Patients with palliative care needs will have emotional, psychological, social and spiritual needs. Psychosocial assessment informs a holistic understanding of the person in their social and cultural context to help guide the development of individual care plans.
Psychosocial assessments are often undertaken as part of a patient's admission to a palliative care team, palliative care unit or hospice. Initial assessments are often undertaken by nurses, who may then arrange a referral for more comprehensive assessment and specialist support (e.g. social worker, psychologist or psychiatrist), if appropriate. This support can come from within the palliative care service if available.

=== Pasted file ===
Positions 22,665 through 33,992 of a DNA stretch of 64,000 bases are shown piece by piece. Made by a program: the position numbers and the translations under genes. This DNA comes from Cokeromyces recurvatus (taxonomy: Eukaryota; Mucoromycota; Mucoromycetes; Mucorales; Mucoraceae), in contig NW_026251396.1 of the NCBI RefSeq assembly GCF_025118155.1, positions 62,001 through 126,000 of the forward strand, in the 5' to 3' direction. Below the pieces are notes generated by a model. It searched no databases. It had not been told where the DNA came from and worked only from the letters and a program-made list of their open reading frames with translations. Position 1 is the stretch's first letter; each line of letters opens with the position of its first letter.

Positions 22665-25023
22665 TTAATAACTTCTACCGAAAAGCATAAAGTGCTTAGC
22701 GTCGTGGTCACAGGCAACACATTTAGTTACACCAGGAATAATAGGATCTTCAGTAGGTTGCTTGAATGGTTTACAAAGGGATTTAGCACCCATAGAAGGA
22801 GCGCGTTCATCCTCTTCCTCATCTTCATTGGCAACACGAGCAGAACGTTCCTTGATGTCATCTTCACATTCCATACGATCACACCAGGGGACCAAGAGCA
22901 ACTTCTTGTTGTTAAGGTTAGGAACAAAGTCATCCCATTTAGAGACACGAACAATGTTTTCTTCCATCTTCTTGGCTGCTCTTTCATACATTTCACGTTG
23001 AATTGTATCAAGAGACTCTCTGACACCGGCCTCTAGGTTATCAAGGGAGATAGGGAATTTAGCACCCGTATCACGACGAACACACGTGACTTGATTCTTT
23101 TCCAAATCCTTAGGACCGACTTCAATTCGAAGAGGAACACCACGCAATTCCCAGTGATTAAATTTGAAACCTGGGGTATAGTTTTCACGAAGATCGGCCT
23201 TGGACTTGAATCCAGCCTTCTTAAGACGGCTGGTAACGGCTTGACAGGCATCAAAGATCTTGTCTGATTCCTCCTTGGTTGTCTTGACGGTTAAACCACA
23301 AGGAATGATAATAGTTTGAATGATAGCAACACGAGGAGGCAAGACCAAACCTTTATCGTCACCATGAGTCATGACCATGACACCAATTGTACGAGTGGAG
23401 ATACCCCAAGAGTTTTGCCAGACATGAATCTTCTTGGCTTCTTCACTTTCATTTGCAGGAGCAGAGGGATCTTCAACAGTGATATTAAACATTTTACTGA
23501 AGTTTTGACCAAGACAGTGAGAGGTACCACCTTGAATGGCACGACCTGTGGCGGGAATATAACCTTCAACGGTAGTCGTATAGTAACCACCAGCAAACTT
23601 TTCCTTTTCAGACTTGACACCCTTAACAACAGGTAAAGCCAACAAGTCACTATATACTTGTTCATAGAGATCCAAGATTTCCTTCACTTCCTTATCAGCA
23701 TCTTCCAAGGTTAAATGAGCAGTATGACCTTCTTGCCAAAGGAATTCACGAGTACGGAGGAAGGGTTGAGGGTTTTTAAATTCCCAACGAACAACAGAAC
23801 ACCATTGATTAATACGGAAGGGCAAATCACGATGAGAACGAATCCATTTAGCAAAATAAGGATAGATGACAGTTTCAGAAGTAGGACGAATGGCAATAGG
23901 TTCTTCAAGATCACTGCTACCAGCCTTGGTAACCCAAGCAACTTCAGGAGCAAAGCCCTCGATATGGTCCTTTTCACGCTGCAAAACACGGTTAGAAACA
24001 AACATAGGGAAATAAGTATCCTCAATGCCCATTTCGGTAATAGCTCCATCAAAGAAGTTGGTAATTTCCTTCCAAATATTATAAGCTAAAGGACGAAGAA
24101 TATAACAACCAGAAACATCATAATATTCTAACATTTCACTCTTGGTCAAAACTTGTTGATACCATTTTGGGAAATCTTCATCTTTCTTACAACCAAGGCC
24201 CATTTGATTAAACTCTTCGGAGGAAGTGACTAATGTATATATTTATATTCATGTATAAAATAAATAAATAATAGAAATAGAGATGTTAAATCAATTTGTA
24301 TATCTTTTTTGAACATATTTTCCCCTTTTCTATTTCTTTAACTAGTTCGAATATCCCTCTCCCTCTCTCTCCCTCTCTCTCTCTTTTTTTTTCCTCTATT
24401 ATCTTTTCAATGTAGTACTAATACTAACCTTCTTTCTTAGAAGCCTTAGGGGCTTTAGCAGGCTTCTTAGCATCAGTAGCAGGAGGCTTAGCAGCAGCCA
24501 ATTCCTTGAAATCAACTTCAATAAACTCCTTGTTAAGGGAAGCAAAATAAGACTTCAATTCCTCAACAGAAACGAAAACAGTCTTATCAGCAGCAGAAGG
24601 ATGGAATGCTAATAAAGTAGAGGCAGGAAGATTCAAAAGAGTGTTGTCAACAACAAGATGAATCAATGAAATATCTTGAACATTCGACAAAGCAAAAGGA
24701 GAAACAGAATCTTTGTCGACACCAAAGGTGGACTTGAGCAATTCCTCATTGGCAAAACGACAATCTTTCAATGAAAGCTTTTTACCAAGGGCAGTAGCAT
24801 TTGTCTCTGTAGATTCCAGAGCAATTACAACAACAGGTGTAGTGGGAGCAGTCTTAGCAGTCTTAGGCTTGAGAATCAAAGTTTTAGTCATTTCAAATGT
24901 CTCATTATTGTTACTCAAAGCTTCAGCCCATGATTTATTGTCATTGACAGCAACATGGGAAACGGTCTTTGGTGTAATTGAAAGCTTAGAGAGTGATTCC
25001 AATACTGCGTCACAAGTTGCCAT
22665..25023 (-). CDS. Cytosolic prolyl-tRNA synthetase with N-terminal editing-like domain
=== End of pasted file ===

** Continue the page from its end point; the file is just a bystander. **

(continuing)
In the community, if a patient is under the care of their GP, psychosocial assessment may not be undertaken formally. Psychosocial needs may be assessed by other health professionals as part of their role, and if issues arise (e.g. patient distress, anxiety, relationship concerns etc), a referral may be made for specialist support to a hospice or palliative care team, or to a generalist health professional in the community.
Read Brief psychosocial interventions improve quality of life article
Visit the palliAGED's Improving Practice section
Visit the National Palliative Care Research Center's Measurement and Evaluation Tools
Last updated 06 September 2021